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Word & Image: Elbert Charles Griffin, 59

Retired Army Master Sergeant, 1973-1991 (Injured May 15, 1979)


I was in Korea in 1975. I was a radio operator. Being in communications, you figure you're in the rear. … but you've got various levels of communication.

We were set up pretty much near the [demilitarized zone]. We had an observation outpost. All we had to do was collect information. The North Koreans were notorious for not honoring the cease fire and digging tunnels. … mainly to disrupt things in the [Republic of] South [Korea]. Korea is very hilly terrain and if you don't keep a lookout, things can slip past you.

[We] had about 14 men. … We ran wires to the field telephones. The guys [in the field] had to check in hourly.

This one particular guy didn't call in. So I got the corporal of the guard, sent two men out there tracing that line.

The guy who was out there had gone to sleep. You cat nap like that, it's fatal. It allows someone to creep up on you and get your number. Someone crept up behind him and garroted him with a piece of piano wire — the only thing that kept his head on was the spinal column.

The alarm went out. People scrambled to their … fighting positions. There's enemy in here, you assume they're hostile, one man is KIA — so what are you going to do? If you start opening up on somebody, then you might start a war.

As I was running to the … foxhole, a mortar round landed. We had a fuel center nearby; a bunch of gas cans chained together. There was a white flash, a piercing ringing in my ears and I knew the fire was burning up and I was trying to keep it up out of my face — and I was trying not to inhale.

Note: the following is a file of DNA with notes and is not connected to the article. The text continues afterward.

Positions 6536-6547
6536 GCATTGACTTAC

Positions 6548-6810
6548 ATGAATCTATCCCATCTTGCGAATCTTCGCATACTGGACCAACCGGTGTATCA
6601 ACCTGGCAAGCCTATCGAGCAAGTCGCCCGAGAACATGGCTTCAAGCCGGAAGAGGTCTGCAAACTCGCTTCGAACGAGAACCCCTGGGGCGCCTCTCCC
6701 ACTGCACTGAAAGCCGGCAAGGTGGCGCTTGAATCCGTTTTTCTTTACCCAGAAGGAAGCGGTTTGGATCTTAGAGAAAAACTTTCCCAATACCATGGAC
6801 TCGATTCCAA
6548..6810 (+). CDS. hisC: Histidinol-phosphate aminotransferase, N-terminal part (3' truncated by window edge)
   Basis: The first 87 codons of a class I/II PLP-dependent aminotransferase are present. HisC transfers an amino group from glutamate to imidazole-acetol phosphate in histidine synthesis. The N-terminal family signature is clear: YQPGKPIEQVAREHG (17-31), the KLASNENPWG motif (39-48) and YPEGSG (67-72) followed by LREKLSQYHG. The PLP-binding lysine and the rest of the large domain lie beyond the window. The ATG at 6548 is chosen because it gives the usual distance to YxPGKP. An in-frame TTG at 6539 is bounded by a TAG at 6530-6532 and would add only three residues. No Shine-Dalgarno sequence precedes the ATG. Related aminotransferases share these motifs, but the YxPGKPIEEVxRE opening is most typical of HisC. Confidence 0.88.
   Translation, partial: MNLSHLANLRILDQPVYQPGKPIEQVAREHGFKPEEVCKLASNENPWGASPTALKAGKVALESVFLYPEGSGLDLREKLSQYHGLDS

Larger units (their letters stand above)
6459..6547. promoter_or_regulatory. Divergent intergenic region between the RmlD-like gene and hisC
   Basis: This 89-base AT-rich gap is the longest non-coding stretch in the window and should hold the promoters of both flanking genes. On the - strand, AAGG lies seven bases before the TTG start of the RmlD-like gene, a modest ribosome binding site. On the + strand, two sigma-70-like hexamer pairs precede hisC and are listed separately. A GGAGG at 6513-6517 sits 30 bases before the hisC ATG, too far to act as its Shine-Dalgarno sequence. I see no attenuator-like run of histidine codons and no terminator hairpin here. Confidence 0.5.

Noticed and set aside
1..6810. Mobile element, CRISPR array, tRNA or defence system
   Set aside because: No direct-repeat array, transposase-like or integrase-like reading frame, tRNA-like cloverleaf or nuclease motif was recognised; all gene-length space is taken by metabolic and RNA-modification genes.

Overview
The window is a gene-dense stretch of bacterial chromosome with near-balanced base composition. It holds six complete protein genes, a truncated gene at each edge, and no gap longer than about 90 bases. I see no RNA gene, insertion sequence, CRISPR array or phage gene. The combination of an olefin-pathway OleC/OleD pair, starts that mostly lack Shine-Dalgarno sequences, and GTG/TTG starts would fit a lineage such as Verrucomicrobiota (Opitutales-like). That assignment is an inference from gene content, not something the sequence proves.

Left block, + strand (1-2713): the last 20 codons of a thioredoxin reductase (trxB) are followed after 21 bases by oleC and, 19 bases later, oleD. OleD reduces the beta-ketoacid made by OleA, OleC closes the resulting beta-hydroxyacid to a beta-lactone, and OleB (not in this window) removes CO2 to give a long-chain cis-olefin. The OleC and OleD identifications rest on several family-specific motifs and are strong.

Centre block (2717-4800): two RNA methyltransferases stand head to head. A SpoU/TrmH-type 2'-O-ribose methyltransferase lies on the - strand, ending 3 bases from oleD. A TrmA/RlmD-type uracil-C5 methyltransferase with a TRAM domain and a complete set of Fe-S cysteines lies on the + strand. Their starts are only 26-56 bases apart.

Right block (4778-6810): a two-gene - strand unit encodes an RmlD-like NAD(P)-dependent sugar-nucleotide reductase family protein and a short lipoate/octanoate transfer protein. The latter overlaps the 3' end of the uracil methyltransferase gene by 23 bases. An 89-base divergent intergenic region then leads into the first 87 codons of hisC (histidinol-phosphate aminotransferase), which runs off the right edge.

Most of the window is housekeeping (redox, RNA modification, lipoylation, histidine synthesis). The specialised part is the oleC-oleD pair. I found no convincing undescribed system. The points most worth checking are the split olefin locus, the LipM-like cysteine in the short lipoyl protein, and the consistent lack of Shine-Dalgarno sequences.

Instinctively I tried to beat the flames. I gave in to a little panic. … But the first bullet stopped me. The second bullet put me on the ground and smothered the flames.

I had a ringing sensation in my ears. When I looked up, I could see in [a comrade's] face how bad I was. I stopped looking when I seen the skin hanging.

I kept trying to affect my Brooklyn accent, “Hey, I'm all right,” but I wasn't.

Initially when I got hurt — you know how you eat a chicken leg and you bite the crust and see the pink meat? When I got to the hospital, I knew it was bad when he lifted my chest [skin] off and threw it in the trash. I was trippin'.

It took 18 months to recover. I'm still not fully recovered.

Most of this is grafts [pulls off shirt to reveal an upper body and back that's mostly one large scar]. I was also burned on my neck and my fingers and the palm of my hands, back. All of that.

The skin graft, they usually take it off your buttock. I didn't want to wear my ass on my face. I told the man get it from [my thigh]. I couldn't wear a shirt for a year.

I guess the moral of that story was when I got home, I was in bad shape. Instead of giving up, I had to know what as a man, as a human being, I could do. I couldn't go out like that. So I went back in the Army.

My father had contact with racism. I really didn't, but I had experience where someone would say, “Man you're black and you're getting a handout.”

Well I ain't. When you was walking the street safe … it was me who stood at that wall and said they ain't going to pass. I ain't looking for no handout. I'm an American, you understand? I don't know how to be anything else.

I went back into the military. I got out in 1991.

When I was coming up, there was like 17 of us in New York and one would be like, I want to be a policeman, or I want to be this. You took those dreams and you incorporated them in your life.

When I got home after a long career because of perseverance, to find out this man is gone because of crack … or AIDS, that hurt. I didn't have nobody to share it with. All my friends were about done and used up.

It made me wonder, who the hell was I fighting for?

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